KTVs becoming the haunt for Chinese elderly

Once the first choice of entertainment for the nation's youth, KTV bars are now becoming the favored hangout for China's elderly.

Once the first choice of entertainment for the nation’s youth, KTV bars are now becoming the favored hangout for China’s elderly.

Huang Guizhen, 70, jumps on a bus on a bright cold morning, heading toward Milo KTV in Chongwenmen, near Tian’anmen Square. 

It is one of over 2,000 karaoke venues in Beijing, which are slowly replacing parks as the most popular place for China’s elderly to party.

As the KTV opens at 10am, hundreds of senior citizens rush to bag the best rooms. Many have even booked in advance.

Carrying thermal flasks and bags of fruit and snacks, they will stay in the windowless rooms for the next eight hours, singing, snacking and having a good gossip.

Huang is tired after the three-hour bus trip, but relaxes as soon as she sets eyes on her old friends — six former colleagues, the oldest aged 76.

As lyrics stream across the TV screen, she belts out a few of her favorite pop-tunes — first a number by well-known singer Dao Lang, then one by Taiwanese hearthrob Jay Chou.

Her audience sit on a sofa, laughing, cheering, and wolfing down peanuts like there is no tomorrow.

“It’s just a bit of fun,” Huang says.

China has an aging population. The number of people over 60 reached 16.7 percent of the population at the end of 2016, and by 2030 this will hit 25 percent.

In order to get the elderly out more and improve their quality of life, the China Culture & Entertainment Industry Association teamed up with the Chinese entertainment industry to launch a program called “Sunshine Entertainment, Sunset Glow.”

More than 200 entertainment firms in 23 provincial regions joined the program, which offers free or discounted recreational activities such as daytime karaoke to people over 50, benefiting millions of seniors.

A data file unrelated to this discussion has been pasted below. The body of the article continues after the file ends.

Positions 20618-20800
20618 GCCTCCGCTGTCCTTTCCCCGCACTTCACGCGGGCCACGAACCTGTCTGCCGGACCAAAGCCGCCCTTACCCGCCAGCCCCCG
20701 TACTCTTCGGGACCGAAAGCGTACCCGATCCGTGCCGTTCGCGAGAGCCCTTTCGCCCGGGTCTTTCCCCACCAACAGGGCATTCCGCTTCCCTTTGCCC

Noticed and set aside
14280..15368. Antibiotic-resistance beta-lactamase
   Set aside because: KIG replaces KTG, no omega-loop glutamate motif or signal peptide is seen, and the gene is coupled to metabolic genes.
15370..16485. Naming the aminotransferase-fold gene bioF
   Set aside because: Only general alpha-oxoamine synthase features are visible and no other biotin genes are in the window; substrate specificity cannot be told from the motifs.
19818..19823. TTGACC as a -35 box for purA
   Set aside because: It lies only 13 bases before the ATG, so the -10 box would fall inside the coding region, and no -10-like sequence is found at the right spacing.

The program has made karaoke affordable for the elderly. A room for 10, with free coffee and water, costs under 100 yuan (US$15) during the day at the Milo KTV branch in Chongwenmen.

Sun Yiqing, 71, one of Huang’s friends, met her in the 1960s when they volunteered at an auto factory in Shaanxi Province.

“When people grow old, they enjoy spending intimate time with old friends. We have visited nearly all the parks in Beijing. We need more recreational choices,” says Sun, a Beijinger.

Li Mingrui, manager of the KTV venue, says the emergence of karaoke as an entertainment for the elderly offers a great pastime for China’s aging society and a great solution for China’s declining KTV industry.

“It’s a win-win situation ... as gray-haired consumers can help the popularity of a declining karaoke industry,” says Li, whose KTV joined the program in late July.

Karaoke has flourished in nearly every town and city on the Chinese mainland since it was imported from Japan in the 1990s.

“The years from 2004 to 2008 were the golden period for KTVs on the Chinese mainland. They were a popular hangout for young people,” Li says.

In the boom years, his KTV could receive over 1,000 visitors a day. There was always a long queue outside, and they even needed police officers to enhance security on Christmas eve.

It is now the older generation’s turn to sing. 

Special Reports